The revolving door of Washington State Men’s Basketball

Every year Washington State hoops fields fresh names and new faces. The only constant? A low winning percentage and the head coach.

Ernie Kent addressed the media Friday afternoon for his weekly press conference less than 15 hours after forward Arinze Chidom announced his option to transfer out of the program.

Chidom – a redshirt sophomore – was listed at 6 foot 9 and carded a pair of starts just eight games into the season. A contributing player averaging 3.3 points and 3.4 boards per game, this marks yet another investment gone awry for Coach Kent.

According to some statistical breakdowns from Theo Lawson at the Spokesman Review, WSU has lost 17 players since 2014. That’s good for third most in the Pac-12 behind Arizona State (20) and Utah (18).

Additionally, our friends over at CougCenter calculated that 71 percent of Kent’s recruits between 2014 and 2016 will end their college career wearing a jersey not reading Washington State.

“This is not an Ernie Kent problem. This is not a Washington State problem. I don’t quite frankly think it’s a college basketball problem, cause I think it’s a societal problem.”

Ernie Kent

According to 2017 report by the NCAA (last updated July 2018), the percent of  college basketball transfers has steadily increased for athletes going from one 4-year program to another since 2010. The same report – as quoted by Kent – said 40 percent of all student-athletes entering Division I directly out of high school will play for another university before the conclusion of their sophomore year.

Kent by the numbers is right and wrong. College basketball has become player centric courtesy of a trickle down effect from the NBA, but that doesn’t tell the whole story. WSU, while not the worst, still checks in at an alarming higher rate than the overall national average of 27 percent.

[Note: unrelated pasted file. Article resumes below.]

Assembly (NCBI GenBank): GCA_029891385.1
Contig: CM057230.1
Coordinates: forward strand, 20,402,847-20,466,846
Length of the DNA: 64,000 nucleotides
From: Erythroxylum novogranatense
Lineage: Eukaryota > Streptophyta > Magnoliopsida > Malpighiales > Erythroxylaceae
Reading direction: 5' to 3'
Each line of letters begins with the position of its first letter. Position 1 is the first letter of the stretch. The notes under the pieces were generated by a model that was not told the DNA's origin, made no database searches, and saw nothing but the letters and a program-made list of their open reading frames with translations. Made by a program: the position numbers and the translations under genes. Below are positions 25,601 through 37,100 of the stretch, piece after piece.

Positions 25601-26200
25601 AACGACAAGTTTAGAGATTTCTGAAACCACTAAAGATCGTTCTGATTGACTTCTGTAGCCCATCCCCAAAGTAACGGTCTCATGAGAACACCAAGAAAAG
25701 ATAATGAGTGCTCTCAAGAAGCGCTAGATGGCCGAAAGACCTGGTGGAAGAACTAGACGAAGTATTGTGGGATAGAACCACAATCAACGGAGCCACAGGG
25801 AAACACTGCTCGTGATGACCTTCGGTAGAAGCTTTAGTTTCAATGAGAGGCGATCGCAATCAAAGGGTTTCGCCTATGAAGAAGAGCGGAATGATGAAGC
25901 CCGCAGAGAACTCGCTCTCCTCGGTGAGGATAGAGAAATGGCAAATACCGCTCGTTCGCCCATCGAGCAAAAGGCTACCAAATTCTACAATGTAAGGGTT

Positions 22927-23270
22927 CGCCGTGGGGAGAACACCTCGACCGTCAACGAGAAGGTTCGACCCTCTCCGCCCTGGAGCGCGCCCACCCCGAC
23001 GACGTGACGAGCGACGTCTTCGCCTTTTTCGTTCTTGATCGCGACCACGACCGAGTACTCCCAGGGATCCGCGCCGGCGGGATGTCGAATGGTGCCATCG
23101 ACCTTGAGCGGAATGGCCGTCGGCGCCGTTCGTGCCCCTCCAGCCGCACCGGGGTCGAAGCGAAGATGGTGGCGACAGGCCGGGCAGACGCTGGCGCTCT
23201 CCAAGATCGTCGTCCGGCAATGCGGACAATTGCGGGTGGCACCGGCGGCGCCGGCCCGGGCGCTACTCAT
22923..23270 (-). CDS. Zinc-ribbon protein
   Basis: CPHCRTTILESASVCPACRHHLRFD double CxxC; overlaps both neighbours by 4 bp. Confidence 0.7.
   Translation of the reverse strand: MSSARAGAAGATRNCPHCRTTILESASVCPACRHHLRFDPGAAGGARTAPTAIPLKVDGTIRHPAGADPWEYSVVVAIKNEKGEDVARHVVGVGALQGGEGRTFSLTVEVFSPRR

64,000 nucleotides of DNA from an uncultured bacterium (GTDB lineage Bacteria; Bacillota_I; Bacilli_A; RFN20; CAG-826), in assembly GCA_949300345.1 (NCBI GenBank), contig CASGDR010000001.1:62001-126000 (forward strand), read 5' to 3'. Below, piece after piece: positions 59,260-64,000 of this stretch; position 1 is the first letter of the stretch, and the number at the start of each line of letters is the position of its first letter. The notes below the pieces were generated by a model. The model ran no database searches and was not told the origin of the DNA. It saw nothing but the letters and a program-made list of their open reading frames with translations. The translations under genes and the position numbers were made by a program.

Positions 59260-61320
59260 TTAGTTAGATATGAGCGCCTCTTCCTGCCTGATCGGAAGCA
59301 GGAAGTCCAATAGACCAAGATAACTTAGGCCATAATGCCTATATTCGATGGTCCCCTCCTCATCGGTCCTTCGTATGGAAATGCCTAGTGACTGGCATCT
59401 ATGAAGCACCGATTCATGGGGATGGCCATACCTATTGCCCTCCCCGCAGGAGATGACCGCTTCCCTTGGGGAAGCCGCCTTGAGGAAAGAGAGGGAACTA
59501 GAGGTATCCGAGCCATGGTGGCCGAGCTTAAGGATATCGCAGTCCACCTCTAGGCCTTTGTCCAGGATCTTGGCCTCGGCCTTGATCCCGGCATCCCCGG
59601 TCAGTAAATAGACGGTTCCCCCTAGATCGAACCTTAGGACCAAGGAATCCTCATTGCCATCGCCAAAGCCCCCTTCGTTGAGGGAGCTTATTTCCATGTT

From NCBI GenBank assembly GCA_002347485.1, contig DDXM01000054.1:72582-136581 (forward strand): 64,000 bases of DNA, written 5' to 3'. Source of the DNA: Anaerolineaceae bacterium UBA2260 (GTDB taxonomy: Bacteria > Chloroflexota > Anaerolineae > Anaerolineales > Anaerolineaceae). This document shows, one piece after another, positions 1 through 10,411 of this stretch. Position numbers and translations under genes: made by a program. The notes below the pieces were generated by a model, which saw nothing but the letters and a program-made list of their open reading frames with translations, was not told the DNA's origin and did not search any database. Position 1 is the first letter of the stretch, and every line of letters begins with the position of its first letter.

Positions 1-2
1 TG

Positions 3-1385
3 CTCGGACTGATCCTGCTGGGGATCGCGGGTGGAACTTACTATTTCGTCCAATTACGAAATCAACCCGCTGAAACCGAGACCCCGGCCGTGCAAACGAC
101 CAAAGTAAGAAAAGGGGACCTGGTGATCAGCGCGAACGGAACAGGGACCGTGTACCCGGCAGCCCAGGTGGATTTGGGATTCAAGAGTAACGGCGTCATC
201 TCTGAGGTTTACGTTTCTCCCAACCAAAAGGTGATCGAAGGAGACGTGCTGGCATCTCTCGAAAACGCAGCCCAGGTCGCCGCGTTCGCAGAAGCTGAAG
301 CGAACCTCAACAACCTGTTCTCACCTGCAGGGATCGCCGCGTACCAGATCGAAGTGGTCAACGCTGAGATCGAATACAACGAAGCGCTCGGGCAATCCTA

WSU has continuously invested in the future by tagging young players with heavy minutes only to see them depart. The large turnover has left the Coug’s investments yielding sparse long term returns which in place has forced Kent to seek after JuCo products to fill the eminent gaps.

A big slap to the face, six of WSU’s transfers came to the Palouse from a junior college – not high school. These athletes have an extremely limited amount of time left in their college edibility yet still saw better opportunity elsewhere.

The program who cycles through players like a revolving door has carded an 18-54 conference record under the current head coach. And while it is understood Ken Bone benefited from Tony Bennet era recruits, it’s painful to know Bone’s .319 winning percentage in conference play somehow still outshines that of Kent’s .250.

We all know the ins and outs of Kent’s contract over the next four years with 5.6 million guaranteed, so the possibility of the head coach taking after his former players practice and jumping ship is equally unlikely as his termination. But Kent did say in 2014 that he prides himself in building basketball programs; something fans are beginning to call a bluff.

As for today, the Cougs flash a young star in CJ Elleby. The true freshman flexes some of the highest basketball IQ Pullman has seen since Klay Thompson roamed Friel Court.

The Seattle native is averaging 13.8 points, 6.8 boards, and 3 assist per game on 46 percent from the floor. With 7 starts on the season and nearly 28 minutes per game, Washington State basketball will be Elleby’s program in the near future following the departure of Robert Franks.

So Mr. Kent, prove us wrong. We all suggest you start with retaining your most valuable asset moving forward – CJ Elleby.

The entirety of the NCAA’s 2017 transfer report can be found here.

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